A wildlife trust has been blasted by residents over plans to convert a nature reserve, which was donated to them in a woman’s will, into a glamping holiday park over fears it will attract stag and hen parties.
The £400,000 Tretawdy Farm and Nature Reserve was given to charity by wealthy widow Eileen Cook who died in 2016 aged 98.
The 19-acre site is at the centre of a bitter dispute over plans to turn derelict barns into luxury holiday lodges.
When Mrs Cook passed away she gifted the farm and Tretawdy Nature Reserve to the Herefordshire Wildlife Trust.
It was conditional on the trust maintaining the site, which sits on the border of the Wye Valley Area of Outstanding Natural Beauty (AONB), as a nature reserve.
Now the trust has applied for planning permission to convert two former barns into luxury self-catering accommodation for up to eight people.
Tretawdy Farm in Llangrove in Herefordshire is at the centre of a bitter planning row as Herefordshire Wildlift Trust have submitted plans to convert buildings into glamping site
The wildlife trust has defended the plans saying it was a ‘fantastic opportunity’ to secure a future for the dilapidated barns and attract a wider demographic to the nature reserve
The trust was left this nature reserve in the will of 98-year-old Eileen Cook back in 2016
Residents living nearby claim the plans go against the wishes of Mrs Cook, while others fear it will become a magnet for stag and hen parties.
Mrs Cook hit the headlines in 2010 when she was granted legal permission to boot out her daughter Pauline, then aged 60, and her husband Wyndham from the farm.
Despite both Mrs Cook and her estranged daughter living in opposite ends of the property in Herefordshire, neither had spoken for nearly a decade.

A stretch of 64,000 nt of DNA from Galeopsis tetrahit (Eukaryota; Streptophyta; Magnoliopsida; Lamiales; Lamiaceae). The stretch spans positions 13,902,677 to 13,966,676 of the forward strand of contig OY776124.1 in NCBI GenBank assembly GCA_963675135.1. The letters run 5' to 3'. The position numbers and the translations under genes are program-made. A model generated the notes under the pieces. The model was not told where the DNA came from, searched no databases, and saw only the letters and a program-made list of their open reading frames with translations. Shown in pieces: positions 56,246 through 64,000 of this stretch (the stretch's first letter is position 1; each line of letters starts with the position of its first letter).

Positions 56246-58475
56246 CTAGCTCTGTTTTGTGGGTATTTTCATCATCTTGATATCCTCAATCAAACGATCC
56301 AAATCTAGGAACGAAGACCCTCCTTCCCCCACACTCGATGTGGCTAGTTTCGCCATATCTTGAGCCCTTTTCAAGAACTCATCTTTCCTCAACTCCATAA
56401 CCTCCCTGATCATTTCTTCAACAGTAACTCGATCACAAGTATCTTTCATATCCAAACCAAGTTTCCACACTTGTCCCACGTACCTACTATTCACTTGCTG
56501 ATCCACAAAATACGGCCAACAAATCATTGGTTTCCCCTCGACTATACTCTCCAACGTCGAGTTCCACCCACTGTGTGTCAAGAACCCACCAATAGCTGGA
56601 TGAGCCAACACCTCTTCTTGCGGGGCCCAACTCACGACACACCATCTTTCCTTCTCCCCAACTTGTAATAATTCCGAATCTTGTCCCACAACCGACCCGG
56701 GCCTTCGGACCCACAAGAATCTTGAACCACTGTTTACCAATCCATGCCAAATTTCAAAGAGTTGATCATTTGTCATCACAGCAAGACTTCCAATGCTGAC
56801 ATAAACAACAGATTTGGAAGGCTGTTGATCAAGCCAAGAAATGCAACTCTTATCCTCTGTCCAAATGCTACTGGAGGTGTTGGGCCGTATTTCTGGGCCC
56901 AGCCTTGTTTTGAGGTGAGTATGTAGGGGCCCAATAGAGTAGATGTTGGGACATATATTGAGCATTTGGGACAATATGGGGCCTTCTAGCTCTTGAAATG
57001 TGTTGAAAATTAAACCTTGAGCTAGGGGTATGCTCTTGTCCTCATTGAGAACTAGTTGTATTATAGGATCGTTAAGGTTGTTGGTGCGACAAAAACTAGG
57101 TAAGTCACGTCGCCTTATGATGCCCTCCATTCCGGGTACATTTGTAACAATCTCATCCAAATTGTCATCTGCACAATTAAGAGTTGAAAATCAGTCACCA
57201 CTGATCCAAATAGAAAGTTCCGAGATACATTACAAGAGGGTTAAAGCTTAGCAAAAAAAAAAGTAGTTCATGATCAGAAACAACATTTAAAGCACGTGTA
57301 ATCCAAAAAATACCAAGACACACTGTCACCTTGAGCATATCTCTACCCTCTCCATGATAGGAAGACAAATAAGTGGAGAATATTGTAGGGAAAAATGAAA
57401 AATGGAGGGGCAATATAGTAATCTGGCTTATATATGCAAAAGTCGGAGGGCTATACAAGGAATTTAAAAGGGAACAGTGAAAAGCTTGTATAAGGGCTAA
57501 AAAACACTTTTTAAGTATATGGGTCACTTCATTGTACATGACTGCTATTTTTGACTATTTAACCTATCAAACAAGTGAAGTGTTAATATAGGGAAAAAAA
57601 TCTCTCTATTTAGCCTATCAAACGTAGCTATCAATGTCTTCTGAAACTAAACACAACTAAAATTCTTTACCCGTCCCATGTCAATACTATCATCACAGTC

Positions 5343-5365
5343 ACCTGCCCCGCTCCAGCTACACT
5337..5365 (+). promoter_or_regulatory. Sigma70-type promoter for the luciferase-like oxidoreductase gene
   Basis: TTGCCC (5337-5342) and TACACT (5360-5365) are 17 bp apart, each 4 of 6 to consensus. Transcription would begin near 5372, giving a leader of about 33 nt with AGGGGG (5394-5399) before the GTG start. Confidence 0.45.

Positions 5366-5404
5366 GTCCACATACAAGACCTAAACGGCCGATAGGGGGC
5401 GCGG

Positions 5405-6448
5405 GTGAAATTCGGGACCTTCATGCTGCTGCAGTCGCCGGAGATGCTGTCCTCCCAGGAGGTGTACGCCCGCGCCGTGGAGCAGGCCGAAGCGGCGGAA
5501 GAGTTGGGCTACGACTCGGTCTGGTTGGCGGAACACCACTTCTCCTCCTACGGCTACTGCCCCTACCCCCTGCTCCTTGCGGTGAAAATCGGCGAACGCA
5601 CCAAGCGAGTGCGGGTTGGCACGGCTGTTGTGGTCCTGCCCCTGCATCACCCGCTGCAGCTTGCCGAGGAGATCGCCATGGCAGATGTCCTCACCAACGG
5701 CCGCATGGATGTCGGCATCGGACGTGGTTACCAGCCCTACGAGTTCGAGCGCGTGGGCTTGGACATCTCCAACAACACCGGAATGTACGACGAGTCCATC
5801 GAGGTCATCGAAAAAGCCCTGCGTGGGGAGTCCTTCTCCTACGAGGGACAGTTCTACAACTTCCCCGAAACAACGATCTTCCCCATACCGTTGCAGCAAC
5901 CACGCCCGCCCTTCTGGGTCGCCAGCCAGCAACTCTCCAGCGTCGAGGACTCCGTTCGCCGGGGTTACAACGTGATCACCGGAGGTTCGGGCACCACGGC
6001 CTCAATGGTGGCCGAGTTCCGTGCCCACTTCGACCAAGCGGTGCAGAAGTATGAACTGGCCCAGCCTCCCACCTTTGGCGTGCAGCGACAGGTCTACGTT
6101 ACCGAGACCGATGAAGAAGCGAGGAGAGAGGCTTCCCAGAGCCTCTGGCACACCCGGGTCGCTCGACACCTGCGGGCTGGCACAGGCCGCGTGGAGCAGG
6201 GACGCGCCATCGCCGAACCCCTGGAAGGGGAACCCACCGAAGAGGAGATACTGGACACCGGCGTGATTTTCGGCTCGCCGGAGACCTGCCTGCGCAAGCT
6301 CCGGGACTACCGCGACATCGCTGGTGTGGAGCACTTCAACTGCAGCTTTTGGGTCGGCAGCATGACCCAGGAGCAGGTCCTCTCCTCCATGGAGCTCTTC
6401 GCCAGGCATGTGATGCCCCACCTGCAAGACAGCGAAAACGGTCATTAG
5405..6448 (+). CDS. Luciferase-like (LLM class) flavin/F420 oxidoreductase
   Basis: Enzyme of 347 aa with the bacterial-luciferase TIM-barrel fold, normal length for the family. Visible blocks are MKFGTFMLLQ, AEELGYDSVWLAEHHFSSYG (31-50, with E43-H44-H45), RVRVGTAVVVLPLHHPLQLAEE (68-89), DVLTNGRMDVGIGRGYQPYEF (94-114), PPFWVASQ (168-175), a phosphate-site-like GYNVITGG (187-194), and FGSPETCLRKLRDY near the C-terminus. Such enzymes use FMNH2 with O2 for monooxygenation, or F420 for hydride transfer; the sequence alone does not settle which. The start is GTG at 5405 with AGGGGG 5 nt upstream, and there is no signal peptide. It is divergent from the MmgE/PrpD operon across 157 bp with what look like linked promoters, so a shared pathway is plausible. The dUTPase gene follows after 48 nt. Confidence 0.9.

The bizarre arrangement attracted comparisons to Stella Gibbons’ 1932 comic novel Cold Comfort Farm, the tale of a family with long-festering emotional problems which was made into a 1995 film starring Kate Beckinsale and Joanna Lumley.
Now locked in another bitter dispute, residents of the community have hit out at the plans.
Proposed development of the conversion of two barns into a luxury 6-8-person holiday let at The Tretawdy Nature Reserve, Llangrove, which locals fear will attract stag and hen parties
The farm was at the centre of a family row in 2010 when Mrs Cook granted legal permission to kick her daughter Pauline, then aged 60, and her husband Wyndham off the land
One of the objectors Paul Lodge, who lives in nearby Llangrove, said: ‘Many in the local community are very disappointed that this application has been submitted without their knowledge or involvement.
‘We also wish to raise concerns over the will of Mrs Eileen Cook, who left Tretawdy Farm to Herefordshire Wildlife Trust, which states that it must be maintained solely as a a nature reserve.
‘This we believe is being ignored by the existence of and detail of this application.
‘Several residents from Llangrove have written to HWT regarding the improper use of the land regarding Mrs Cook’s intentions for her farm.’
Another objector Christopher Thomas said: ‘It was left to become a nature reserve and it is now being turned into a holiday let.
‘Hen and stag parties will use it.’
Another resident, who did not want to be named, said: ‘By building lodges for up to eight people you will attract not just families but also larger groups.
The wildlife trust hopes to convert the farm buildings into self-catered accommodation
The farm sits on the border of the Wye Valley Area of Outstanding Natural Beauty (AONB), as a nature reserve in Herefordshire and is currently owned by Herefordshire Wildlife Trust
‘I genuinely think Mrs Cook would be turning in her grave if she thought her beautiful land was being used as some kind of entertainment venue.’
Llangarron parish council has also strongly objected to the proposals raising concerns over access, noise, traffic and lack of public consultation.
James Hitchcock, wildlife trust estates manager, defended the plans saying it was a ‘fantastic opportunity’ to secure a future for the dilapidated barns.
He said: ‘We think it is a use that is sustainable and in keeping with the wishes of Eileen Cook.
‘And it can bring a wider demographic into our site and expose them to the work of Herefordshire Wildlife Trust and the wonderful countryside that is on offer in the lower Wye valley.
‘And as a local charity and business we would also like to play our part in building back Herefordshire and promoting green tourism.’
The council is expected to consider the plans this month